Russia, Ukraine foreign ministers meet as war enters third week
LVIV (Reuters) – Russia’s war in Ukraine entered the third week on Thursday with none of its stated objectives reached, despite thousands of people killed, more than two million made refugees and thousands cowering in besieged cities under relentless bombardment.
The foreign ministers of Russia and Ukraine met on Thursday in Turkey, the highest level contact between the two countries since the war began on Feb. 24.
Ukraine’s Foreign Minister Dmytro Kuleba said on the eve of his talks with Russia’s Sergei Lavrov that his expectations were low. Russian negotiator Leonid Slutsky said Moscow “will not concede a single negotiating point”.
Previous talks have focused mainly on creating limited local ceasefires to reach civilians in besieged cities, especially Mariupol, a southern port where hundreds of thousands of people have been trapped with no access to water, medicine or food in conditions the Red Cross has called “apocalyptic”.
Ukraine said Russia was carrying out “genocide” by bombing a maternity hospital there on Wednesday. Russia said the building was no longer used as a hospital and had long since been taken over by troops.
Ukraine’s foreign ministry posted video footage of what it said was the hospital showing holes where windows should have been in a three-storey building. Huge piles of smouldering rubble littered the scene.
“What kind of country is this, the Russian Federation, which is afraid of hospitals, is afraid of maternity hospitals, and destroys them?” President Volodymyr Zelenskiy said in a televised address late on Wednesday.
Deputy Prime Minister Iryna Vereshchuk said Ukraine would try to open seven humanitarian corridors on Thursday, including another attempt to reach Mariupol. Daily missions to rescue civilians there have failed since Saturday.
Moscow’s stated objectives of crushing Ukraine’s military and removing its leaders remained out of reach, with Zelenskiy unshaken and Western military aid pouring across the Polish and Romanian borders.
Russian forces have advanced in the south but have yet to capture a single city in the north or east. Western countries have said they believe a planned lightning strike on Kyiv failed in the early days of the war, and Moscow has instead turned to tactics that involve far more destructive assaults.
The UK Defence Ministry said on Thursday that a large Russian column northwest of Kyiv had made little progress in over a week and was suffering continued losses. It added that as casualties mount, Russian President Vladimir Putin would have to draw from across the armed forces to replace the losses.
Putin has said the advance by his forces in Ukraine was going according to plan and to schedule. Russia calls its incursion a “special operation” to disarm its neighbour and dislodge leaders it calls “neo-Nazis”.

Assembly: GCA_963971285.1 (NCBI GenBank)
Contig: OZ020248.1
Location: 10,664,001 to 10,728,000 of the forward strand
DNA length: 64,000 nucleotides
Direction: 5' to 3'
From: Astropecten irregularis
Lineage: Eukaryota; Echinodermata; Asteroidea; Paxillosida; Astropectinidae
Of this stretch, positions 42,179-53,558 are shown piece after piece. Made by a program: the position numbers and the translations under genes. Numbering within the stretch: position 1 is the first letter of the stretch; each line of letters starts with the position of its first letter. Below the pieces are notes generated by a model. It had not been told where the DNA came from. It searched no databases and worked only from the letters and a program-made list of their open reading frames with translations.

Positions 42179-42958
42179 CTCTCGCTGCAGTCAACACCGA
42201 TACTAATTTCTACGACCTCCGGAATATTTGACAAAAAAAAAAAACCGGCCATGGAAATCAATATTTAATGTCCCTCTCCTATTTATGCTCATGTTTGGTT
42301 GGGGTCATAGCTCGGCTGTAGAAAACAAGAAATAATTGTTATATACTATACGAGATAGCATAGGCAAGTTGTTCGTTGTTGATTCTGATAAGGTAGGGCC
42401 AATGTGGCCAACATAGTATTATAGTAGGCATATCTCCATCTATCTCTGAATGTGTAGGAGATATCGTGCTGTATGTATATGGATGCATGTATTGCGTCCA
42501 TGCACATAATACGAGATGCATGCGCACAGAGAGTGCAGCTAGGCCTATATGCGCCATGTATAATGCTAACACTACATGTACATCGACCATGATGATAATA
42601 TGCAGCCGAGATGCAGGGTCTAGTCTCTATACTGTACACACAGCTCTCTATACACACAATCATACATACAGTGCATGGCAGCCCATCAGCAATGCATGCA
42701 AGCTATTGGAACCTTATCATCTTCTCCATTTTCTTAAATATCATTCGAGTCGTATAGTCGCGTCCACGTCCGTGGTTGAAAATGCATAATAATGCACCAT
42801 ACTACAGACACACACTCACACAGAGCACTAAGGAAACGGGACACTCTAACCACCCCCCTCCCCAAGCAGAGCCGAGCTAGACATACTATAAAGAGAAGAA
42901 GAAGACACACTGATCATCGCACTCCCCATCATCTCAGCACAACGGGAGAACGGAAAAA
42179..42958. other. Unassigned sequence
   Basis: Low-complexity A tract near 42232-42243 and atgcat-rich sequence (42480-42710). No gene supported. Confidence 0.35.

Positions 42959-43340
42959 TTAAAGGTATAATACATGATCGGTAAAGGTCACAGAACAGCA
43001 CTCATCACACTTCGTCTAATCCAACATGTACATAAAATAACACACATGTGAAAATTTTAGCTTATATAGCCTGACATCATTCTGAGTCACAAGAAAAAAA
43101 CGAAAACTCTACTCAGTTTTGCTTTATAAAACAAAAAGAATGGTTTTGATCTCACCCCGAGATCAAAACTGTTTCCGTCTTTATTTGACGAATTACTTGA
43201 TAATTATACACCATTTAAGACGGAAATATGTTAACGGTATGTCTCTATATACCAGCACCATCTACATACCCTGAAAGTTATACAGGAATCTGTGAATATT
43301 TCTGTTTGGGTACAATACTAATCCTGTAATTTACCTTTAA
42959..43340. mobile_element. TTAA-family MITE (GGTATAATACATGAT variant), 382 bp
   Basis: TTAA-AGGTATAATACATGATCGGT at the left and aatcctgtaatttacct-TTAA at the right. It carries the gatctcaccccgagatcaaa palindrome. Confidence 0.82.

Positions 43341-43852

Western-led sanctions designed to cut the Russian economy and government from international financial markets have bit hard, with the rouble plunging and ordinary Russians rushing to hoard cash.
Ukrainian officials said Russian aircraft bombed the children’s hospital on Wednesday, injuring pregnant women and burying patients in rubble despite a ceasefire deal for people to flee Mariupol. The regional governor said 17 people were wounded.
The attack underscored U.S. warnings that the biggest assault on a European state since 1945 could become increasingly attritional after Russia’s early failures.
The U.N. Human Rights body said it was trying to verify the number of casualties. The incident “adds to our deep concerns about indiscriminate use of weapons in populated areas,” it added through a spokesperson.
The White House condemned the hospital bombing as a “barbaric use of military force to go after innocent civilians”.
“That’s how fake news is born,” Dmitry Polyanskiy, Russia’s first deputy permanent representative to the United Nations, said on Twitter.
Russia had earlier pledged to halt firing so at least some trapped civilians could escape Mariupol. Both sides blamed the other for the failure of the evacuation.
Half of the more than 2 million total refugees from Ukraine are children. The International Committee of the Red Cross said houses had been destroyed all across Ukraine. “Hundreds of thousands of people have no food, no water, no heat, no electricity and no medical care,” it said.
Kuleba, the Ukrainian foreign minister, said Ukraine was seeking a ceasefire, liberation of its territories and to resolve all humanitarian issues.
Moscow demands that Kyiv cease fighting, amend its constitution to proclaim neutrality, drop aspirations of joining the NATO alliance and recognise Russia’s rule in Crimea and the independence of regions held by Russian-backed separatists.
Zelenskiy repeated his call for the West to tighten sanctions on Russia “so that they sit down at the negotiating table and end this brutal war”.
He told VICE in an interview on Wednesday that he was confident Putin would at some stage agree to talks. “I think he will. I think he sees that we are strong. He will. We need some time,” he said.
Russia has been hit by Western sanctions and the withdrawals of foreign firms, the latest including Nestle, cigarette maker Philip Morris and Sony.
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The U.S. House of Representatives on Wednesday voted to rush $13.6 billion in aid to Ukraine, sending the legislation to the Senate.